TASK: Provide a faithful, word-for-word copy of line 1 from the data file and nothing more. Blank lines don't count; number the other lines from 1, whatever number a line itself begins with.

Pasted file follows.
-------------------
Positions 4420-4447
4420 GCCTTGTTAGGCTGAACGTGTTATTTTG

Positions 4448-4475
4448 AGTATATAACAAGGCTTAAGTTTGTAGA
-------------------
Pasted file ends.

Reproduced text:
Positions 4420-4447